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Efficacy of a reading and language intervention for children with Down syndrome: a randomized controlled trial
Article first published online: 26 APR 2012
© 2012 The Authors. Journal of Child Psychology and Psychiatry © 2012 Association for Child and Adolescent Mental Health
Journal of Child Psychology and Psychiatry
Volume 53, Issue 10, pages 1044–1053, October 2012
How to Cite
Burgoyne, K., Duff, F. J., Clarke, P. J., Buckley, S., Snowling, M. J. and Hulme, C. (2012), Efficacy of a reading and language intervention for children with Down syndrome: a randomized controlled trial. Journal of Child Psychology and Psychiatry, 53: 1044–1053. doi: 10.1111/j.1469-7610.2012.02557.x
Conflicts of interest statement: No conflicts declared.
- Issue published online: 27 SEP 2012
- Article first published online: 26 APR 2012
- Accepted for publication: 15 March 2012
- Down syndrome;
- early literacy;
- phonological awareness;
Background: This study evaluates the effects of a language and literacy intervention for children with Down syndrome.
Methods: Teaching assistants (TAs) were trained to deliver a reading and language intervention to children in individual daily 40-min sessions. We used a waiting list control design, in which half the sample received the intervention immediately, whereas the remaining children received the treatment after a 20-week delay. Fifty-seven children with Down syndrome in mainstream primary schools in two UK locations (Yorkshire and Hampshire) were randomly allocated to intervention (40 weeks of intervention) and waiting control (20 weeks of intervention) groups. Assessments were conducted at three time points: pre-intervention, after 20 weeks of intervention, and after 40 weeks of intervention.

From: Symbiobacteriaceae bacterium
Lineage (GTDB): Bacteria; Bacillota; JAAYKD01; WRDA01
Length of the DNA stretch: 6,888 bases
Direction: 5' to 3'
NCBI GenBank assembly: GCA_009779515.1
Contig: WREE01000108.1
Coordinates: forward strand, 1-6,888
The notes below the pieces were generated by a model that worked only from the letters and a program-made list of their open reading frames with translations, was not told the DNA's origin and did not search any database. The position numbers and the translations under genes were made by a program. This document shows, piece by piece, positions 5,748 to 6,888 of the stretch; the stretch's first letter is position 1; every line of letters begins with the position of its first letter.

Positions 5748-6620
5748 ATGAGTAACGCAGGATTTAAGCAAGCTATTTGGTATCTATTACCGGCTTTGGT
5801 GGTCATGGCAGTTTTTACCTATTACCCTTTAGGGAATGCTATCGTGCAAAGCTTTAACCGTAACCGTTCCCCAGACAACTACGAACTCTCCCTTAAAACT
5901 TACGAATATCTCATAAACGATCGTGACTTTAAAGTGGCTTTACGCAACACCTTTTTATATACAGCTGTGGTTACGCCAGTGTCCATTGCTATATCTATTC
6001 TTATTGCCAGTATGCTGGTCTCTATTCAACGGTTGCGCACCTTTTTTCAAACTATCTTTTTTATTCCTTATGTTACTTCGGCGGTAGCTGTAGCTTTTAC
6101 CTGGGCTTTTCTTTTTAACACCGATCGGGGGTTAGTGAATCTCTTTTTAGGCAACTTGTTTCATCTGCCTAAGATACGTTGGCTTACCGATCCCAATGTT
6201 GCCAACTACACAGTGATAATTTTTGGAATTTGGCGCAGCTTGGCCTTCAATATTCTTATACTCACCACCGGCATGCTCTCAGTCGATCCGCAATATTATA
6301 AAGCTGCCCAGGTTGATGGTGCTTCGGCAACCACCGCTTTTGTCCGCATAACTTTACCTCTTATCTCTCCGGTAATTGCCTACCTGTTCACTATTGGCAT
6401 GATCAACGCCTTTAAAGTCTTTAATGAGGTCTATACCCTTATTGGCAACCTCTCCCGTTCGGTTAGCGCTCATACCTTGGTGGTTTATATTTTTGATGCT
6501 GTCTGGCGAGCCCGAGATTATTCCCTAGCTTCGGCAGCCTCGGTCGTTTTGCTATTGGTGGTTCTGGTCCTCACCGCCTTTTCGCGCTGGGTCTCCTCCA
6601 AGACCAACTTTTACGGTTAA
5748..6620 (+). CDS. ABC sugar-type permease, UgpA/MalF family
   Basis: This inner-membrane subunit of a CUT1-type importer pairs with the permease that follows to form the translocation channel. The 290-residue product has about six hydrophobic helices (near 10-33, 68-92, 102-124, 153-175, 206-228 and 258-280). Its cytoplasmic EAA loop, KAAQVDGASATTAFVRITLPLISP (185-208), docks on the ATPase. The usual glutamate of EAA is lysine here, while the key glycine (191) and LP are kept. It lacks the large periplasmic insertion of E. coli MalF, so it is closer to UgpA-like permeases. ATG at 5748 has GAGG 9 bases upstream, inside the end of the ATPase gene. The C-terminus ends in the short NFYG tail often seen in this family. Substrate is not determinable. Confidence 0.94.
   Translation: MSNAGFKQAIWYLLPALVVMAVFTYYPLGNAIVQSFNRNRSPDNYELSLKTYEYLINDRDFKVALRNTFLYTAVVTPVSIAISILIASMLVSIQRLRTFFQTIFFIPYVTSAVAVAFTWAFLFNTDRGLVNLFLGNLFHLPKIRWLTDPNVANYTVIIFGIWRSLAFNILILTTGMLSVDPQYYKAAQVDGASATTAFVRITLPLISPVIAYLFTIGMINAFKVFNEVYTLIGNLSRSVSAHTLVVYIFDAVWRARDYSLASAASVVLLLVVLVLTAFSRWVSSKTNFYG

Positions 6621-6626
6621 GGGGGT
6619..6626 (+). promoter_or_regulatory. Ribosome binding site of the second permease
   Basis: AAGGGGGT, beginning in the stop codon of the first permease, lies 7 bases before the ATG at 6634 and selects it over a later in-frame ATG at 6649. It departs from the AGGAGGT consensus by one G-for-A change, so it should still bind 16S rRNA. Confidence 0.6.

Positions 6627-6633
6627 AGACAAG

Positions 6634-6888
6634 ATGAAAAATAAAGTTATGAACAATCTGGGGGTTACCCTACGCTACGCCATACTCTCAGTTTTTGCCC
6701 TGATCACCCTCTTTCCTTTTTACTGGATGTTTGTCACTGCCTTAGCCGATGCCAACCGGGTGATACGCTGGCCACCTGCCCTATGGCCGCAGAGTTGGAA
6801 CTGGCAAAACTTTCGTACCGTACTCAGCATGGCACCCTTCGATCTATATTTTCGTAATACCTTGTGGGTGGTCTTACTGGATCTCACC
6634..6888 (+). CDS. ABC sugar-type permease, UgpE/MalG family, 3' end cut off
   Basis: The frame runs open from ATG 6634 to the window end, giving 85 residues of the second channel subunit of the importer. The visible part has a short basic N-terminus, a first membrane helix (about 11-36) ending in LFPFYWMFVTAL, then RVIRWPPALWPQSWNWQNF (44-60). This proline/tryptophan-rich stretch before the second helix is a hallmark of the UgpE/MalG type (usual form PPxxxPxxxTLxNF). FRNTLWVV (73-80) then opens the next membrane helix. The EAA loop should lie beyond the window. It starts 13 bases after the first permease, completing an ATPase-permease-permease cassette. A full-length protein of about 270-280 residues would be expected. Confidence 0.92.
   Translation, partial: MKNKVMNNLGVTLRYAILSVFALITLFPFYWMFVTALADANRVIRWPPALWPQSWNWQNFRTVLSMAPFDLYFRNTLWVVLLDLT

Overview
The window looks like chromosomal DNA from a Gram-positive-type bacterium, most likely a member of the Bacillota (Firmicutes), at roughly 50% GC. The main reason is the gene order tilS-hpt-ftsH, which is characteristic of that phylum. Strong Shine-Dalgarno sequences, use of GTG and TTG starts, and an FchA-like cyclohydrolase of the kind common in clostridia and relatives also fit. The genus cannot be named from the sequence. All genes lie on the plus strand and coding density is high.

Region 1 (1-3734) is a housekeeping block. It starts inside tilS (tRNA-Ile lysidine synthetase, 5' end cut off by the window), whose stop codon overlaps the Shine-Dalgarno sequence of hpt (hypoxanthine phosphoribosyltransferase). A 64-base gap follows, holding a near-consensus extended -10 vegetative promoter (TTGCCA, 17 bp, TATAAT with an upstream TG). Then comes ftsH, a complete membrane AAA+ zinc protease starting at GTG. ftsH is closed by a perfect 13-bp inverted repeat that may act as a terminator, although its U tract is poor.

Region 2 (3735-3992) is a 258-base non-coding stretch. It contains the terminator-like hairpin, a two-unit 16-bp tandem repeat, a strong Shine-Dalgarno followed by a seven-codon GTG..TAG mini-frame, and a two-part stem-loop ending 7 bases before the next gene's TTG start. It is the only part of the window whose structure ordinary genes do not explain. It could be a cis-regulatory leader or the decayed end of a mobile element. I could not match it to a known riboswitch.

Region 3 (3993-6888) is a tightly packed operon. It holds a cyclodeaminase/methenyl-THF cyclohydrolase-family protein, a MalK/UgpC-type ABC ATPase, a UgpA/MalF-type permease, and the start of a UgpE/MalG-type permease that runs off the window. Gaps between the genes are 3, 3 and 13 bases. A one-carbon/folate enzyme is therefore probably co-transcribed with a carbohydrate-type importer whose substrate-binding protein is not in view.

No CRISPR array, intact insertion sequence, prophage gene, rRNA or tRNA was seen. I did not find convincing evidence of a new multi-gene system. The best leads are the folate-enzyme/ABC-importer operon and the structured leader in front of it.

Results: After 20 weeks of intervention, the intervention group showed significantly greater progress than the waiting control group on measures of single word reading, letter-sound knowledge, phoneme blending and taught expressive vocabulary. Effects did not transfer to other skills (nonword reading, spelling, standardised expressive and receptive vocabulary, expressive information and grammar). After 40 weeks of intervention, the intervention group remained numerically ahead of the control group on most key outcome measures; but these differences were not significant. Children who were younger, attended more intervention sessions, and had better initial receptive language skills made greater progress during the course of the intervention.
Conclusions: A TA-delivered intervention produced improvements in the reading and language skills of children with Down syndrome. Gains were largest in skills directly taught with little evidence of generalization to skills not directly taught in the intervention.